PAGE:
Dharmakara's attainment of Buddhahood
 Ananda asked the Buddha, "Has the Bodhisattva Dharmakara already attained Buddhahood and then passed into Nirvana? Or has he not yet attained Buddhahood? Or is he dwelling somewhere at present?"
The Buddha replied to Ananda, "The Bodhisattva Dharmakara has already attained Buddhahood and is now dwelling in a western Buddha-land, called 'Peace and Bliss,' a hundred thousand kotis of lands away from here."
Ananda further asked the Buddha, "How much time has passed since he attained Buddhahood?"
The Buddha replied, "Since he attained Buddhahood, about ten kalpas have passed."
He continued, "In that Buddha-land, the earth is composed of seven jewels -- namely, gold, silver, beryl, coral, amber, agate and ruby -- which have spontaneously appeared. The land itself is so vast, spreading boundlessly to the farthest extent, that it is impossible to know its limit. All the rays of light from those jewels intermingle and create manifold reflections, producing a dazzling illumination. Those pure, superb and exquisite adornments are unsurpassed in all the worlds of the ten quarters. They are the finest of all gems, and are like those of the Sixth Heaven. In that land, there are no mountains, such as Mount Sumeru and the Encircling Adamantine Mountains. Likewise, there are neither oceans nor seas, valleys nor gorges. But one can see those manifestations by the Buddha's power if one so wishes. In that land there is no hell; neither are there realms of hungry spirits and animals nor other adverse conditions. Neither do the four seasons of spring, summer, autumn and winter exist. It is always moderate and pleasant, never cold or hot."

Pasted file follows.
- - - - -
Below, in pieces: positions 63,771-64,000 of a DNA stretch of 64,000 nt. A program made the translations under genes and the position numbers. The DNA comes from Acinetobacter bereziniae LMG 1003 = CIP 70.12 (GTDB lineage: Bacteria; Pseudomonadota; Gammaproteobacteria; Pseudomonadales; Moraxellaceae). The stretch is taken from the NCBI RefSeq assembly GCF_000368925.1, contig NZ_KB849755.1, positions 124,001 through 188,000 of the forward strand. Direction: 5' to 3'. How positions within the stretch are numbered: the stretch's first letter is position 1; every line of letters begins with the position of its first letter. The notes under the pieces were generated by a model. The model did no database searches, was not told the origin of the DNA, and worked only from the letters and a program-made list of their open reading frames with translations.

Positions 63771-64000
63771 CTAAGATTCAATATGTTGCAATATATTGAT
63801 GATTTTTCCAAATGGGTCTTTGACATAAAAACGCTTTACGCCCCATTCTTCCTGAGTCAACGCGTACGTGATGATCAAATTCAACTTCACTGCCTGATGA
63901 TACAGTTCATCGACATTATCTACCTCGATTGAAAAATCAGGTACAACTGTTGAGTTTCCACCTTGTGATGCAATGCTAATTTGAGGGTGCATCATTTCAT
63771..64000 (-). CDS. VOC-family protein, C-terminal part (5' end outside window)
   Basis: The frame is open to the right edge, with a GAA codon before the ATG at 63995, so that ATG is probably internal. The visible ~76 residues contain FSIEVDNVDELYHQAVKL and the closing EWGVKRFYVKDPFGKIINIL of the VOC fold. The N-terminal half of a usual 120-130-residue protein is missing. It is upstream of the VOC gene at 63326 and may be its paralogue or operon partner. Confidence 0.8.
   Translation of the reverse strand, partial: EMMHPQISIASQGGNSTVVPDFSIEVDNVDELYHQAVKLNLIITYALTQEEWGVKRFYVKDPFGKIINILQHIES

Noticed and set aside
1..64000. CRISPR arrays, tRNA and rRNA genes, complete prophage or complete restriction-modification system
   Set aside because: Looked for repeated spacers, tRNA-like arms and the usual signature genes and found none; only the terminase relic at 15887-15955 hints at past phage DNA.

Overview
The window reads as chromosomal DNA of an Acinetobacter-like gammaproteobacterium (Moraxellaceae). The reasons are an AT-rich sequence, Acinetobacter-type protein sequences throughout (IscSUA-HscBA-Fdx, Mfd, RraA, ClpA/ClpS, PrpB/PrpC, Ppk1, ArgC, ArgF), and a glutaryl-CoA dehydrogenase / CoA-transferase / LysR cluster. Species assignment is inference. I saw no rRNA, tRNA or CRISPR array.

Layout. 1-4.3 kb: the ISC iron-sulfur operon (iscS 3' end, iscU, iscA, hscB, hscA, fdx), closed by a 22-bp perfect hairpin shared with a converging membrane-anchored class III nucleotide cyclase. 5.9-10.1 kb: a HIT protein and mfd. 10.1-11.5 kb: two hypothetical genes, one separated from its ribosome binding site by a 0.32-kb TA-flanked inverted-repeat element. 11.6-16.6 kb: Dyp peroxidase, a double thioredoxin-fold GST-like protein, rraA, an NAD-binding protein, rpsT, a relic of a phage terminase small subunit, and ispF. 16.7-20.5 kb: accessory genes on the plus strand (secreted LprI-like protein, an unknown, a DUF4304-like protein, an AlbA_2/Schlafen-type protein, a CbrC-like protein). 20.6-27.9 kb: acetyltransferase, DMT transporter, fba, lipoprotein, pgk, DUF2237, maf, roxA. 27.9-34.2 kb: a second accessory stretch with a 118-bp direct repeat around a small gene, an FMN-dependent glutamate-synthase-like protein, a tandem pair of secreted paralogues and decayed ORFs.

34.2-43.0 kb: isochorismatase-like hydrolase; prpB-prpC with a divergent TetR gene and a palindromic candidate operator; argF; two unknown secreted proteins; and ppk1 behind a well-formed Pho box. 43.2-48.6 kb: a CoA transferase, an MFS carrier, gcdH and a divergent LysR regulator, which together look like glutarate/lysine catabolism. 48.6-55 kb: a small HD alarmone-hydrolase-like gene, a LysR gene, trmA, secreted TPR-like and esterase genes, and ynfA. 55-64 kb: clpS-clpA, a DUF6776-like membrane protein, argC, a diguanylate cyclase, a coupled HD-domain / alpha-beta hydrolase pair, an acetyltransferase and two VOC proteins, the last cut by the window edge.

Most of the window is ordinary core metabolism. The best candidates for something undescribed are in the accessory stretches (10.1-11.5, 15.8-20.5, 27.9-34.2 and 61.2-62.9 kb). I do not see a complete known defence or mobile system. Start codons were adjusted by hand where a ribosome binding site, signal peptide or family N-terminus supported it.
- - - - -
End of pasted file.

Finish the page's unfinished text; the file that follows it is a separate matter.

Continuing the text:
Then, Ananda asked the Buddha, "If, World-Honored One, there is no Mount Sumeru in that land, what sustains the Heaven of the Four Kings and the Heaven of the Thirty-three Gods?"
The Buddha said to Ananda, "What sustains Yama, which is the Third Heaven of the world of desire, and other heavens up to the Highest Heaven of the world of form?"
Ananda answered, "The consequences of karma are inconceivable."
The Buddha said to Ananda, "Inconceivable indeed are the consequences of karma, and so are the worlds of the Buddhas. By the power of meritorious deeds, sentient beings in that land dwell on the ground of karmic reward. That is why those heavens exist without Mount Sumeru."
Ananda continued, "I do not doubt this myself but have asked you about it simply because I wished to remove such doubts for the benefit of sentient beings in the future."